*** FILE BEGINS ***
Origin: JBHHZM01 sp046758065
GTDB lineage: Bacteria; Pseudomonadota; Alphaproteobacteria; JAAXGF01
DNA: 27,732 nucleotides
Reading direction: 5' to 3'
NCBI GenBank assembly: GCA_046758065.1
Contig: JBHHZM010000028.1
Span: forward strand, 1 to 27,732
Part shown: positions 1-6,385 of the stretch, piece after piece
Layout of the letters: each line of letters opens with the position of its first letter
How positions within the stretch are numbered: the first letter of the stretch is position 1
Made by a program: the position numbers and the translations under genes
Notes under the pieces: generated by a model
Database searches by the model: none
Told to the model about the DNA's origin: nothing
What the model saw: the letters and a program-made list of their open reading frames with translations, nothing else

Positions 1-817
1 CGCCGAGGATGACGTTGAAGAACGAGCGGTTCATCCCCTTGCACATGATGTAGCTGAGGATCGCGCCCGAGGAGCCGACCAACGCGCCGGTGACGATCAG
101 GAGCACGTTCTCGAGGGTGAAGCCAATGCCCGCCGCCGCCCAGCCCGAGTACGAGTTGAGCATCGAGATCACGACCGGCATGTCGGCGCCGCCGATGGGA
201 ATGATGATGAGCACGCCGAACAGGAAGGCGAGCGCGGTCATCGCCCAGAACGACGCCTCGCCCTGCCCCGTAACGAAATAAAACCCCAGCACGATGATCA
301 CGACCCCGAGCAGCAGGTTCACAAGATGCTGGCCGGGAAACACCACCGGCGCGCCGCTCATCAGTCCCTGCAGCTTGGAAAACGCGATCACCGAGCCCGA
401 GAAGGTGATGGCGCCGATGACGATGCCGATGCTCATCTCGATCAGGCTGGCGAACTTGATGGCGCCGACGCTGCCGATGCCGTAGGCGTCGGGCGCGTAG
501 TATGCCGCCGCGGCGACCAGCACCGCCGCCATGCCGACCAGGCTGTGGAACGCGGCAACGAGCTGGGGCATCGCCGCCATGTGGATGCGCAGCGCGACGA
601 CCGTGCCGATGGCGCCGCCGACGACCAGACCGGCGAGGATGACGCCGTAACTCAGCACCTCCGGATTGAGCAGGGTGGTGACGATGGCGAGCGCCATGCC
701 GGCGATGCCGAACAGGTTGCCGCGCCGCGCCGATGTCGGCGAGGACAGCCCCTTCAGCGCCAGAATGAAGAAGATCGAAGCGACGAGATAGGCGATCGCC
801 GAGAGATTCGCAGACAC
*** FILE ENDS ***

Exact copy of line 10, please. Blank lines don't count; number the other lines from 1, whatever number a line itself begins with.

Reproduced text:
How positions within the stretch are numbered: the first letter of the stretch is position 1